Bats don’t just shout; they have several types of vocalizations. In the evening, just before emerging to hunt, bats “chatter” inside their communal roosts. Some of the chatter is low enough that we can hear it, but much is still above our audible range. Male bats of some species sing to attract females or ward off other males. Bats “honk” at each other in mid-air to avoid collisions, and pups call to their mothers.

Echolocation calls come in a few forms, too. There is a “search phase call,” which is composed of slower sounds used to find prey. A “tracking phase” ensues during the chase. Finally, as the bat closes in on an insect, it speeds up the sounds into a “feeding buzz” that can relay almost continuous information about the prey’s location and direction.

I first discovered those sounds while putting together the Museum’s “Nature’s Superheroes” exhibit. USFS biologist Brian Heeringa sent me several recordings of bat echolocation calls, transformed so that they were partially inside the human range of hearing. Catchy rhythms worthy of a late night dance party spilled out of the computer. Our exhibit committee listened eagerly to the tracks several times over, eventually choosing the liveliest calls for the exhibit’s “bat song wall.” You can come in and hear them, too!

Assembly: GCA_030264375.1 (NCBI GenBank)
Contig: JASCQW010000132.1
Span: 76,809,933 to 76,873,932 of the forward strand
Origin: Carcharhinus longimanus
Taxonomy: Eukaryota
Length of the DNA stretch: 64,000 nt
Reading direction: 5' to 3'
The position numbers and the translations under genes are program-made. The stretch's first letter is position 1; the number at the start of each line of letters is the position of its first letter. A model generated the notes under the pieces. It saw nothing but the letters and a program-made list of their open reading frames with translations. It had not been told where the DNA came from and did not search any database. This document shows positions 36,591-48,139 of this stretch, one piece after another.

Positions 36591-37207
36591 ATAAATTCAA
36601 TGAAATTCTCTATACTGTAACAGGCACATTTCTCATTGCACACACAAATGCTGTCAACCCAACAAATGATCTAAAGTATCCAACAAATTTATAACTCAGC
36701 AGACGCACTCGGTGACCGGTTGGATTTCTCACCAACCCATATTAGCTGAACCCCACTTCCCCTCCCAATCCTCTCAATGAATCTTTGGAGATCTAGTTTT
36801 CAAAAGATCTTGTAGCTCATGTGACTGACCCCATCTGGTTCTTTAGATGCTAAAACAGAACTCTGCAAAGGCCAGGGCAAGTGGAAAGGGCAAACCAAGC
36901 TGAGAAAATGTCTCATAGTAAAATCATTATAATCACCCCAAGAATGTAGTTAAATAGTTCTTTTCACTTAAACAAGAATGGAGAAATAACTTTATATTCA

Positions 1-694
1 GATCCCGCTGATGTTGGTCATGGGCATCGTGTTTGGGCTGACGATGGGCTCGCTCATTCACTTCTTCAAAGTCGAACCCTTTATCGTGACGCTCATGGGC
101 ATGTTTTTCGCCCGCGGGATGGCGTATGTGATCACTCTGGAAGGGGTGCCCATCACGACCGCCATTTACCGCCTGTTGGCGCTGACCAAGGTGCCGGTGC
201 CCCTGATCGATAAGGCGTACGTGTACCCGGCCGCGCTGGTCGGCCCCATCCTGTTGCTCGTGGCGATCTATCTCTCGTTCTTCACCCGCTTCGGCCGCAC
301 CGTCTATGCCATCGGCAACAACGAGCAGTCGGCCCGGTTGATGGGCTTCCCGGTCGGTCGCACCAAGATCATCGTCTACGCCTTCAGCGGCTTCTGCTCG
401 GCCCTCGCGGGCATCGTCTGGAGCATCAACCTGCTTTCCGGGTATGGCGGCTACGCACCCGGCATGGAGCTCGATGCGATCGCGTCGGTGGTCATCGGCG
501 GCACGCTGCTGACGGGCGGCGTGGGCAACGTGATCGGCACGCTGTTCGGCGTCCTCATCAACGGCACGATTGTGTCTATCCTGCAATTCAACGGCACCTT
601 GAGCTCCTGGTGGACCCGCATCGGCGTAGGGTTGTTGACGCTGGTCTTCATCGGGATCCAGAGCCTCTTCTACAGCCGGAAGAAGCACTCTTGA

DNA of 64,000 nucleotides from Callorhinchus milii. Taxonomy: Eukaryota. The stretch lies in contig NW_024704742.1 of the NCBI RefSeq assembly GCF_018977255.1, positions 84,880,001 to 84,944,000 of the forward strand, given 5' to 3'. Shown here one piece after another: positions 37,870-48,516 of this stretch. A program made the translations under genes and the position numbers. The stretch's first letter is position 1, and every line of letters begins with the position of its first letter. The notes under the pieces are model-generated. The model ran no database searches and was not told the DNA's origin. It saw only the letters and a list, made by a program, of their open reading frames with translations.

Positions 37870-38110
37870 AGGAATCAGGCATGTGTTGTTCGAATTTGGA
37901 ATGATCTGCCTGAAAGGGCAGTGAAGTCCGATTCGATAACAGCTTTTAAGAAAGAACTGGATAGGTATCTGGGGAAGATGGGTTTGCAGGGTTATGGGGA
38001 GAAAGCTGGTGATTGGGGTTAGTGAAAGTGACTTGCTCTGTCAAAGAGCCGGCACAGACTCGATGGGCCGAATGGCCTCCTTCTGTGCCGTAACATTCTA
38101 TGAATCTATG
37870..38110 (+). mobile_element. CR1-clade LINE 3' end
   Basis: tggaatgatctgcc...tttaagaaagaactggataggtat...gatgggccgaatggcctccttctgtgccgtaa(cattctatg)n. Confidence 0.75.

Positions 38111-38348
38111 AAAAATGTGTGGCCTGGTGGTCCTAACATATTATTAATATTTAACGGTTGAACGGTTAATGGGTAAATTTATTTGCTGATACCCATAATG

Within an hour, the diurnal bat had disappeared. I hope he found somewhere safe to sleep. In his place, a flock of yellow-rumped warblers invaded the yard. They darted about with the same swooping flights. Unlike the bat, though, they perched briefly in between snacks. What were they all eating?

Stepping outside, I soon had the answer. Little specks of fuzz were drifting around -- woolly alder aphids on the move. (Read about them on the NC blog.) A mosquito buzzed my neck. (Come back, little bat!) Even on a gloomy fall day, the air is filled with life.

For over 45 years, the Cable Natural History Museum has served to connect you to the Northwoods. Come visit us in Cable, WI! The current exhibit, “Nature’s Superheroes—Adventures with Adaptations,” opens in May 2014 and will remain open until March 2015.